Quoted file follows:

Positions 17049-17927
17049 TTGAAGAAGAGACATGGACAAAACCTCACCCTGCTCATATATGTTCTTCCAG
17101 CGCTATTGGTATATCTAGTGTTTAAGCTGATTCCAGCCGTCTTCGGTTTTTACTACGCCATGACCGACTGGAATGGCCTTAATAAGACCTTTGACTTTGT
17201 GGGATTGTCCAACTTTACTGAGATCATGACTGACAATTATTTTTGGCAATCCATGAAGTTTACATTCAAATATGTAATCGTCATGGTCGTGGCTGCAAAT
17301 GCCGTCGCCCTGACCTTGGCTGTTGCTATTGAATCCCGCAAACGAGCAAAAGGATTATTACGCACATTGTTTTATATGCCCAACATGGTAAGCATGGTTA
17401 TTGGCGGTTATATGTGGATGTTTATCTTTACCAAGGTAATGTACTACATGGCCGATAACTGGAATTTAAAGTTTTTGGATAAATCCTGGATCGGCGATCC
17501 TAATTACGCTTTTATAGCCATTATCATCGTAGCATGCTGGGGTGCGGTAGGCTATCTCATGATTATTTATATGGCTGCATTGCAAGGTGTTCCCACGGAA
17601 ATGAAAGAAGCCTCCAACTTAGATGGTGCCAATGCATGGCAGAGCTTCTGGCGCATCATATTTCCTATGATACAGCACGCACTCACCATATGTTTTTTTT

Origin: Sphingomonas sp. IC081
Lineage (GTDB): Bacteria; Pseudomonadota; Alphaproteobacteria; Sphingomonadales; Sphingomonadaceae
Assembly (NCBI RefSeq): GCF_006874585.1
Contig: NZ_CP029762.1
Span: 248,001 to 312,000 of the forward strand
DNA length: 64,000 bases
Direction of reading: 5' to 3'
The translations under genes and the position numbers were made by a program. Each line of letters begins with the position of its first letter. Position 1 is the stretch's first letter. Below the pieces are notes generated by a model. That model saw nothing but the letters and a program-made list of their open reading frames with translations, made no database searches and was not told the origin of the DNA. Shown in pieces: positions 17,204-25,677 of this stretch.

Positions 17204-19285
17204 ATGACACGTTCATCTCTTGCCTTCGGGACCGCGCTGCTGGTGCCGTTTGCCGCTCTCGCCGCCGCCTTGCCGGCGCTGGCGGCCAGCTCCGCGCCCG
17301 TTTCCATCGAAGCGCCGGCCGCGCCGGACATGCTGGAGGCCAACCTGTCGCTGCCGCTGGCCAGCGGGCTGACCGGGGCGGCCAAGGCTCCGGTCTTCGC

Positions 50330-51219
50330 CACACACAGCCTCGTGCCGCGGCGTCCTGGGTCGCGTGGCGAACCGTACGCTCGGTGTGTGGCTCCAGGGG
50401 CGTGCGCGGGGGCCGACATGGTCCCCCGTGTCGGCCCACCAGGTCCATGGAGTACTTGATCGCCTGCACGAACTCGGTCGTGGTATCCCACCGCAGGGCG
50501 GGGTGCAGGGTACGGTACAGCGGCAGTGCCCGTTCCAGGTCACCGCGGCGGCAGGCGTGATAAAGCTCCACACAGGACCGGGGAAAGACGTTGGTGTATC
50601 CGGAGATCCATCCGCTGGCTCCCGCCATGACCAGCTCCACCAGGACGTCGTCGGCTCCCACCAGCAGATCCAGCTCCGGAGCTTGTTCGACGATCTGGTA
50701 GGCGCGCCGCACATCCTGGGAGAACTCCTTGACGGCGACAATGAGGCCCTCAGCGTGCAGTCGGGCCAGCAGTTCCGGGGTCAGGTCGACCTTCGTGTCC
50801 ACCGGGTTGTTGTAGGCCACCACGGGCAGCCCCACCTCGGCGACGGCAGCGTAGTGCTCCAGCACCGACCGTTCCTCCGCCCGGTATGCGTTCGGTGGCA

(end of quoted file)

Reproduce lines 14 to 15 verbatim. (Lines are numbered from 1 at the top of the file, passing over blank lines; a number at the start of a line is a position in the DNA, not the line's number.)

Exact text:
DNA length: 64,000 bases
Direction of reading: 5' to 3'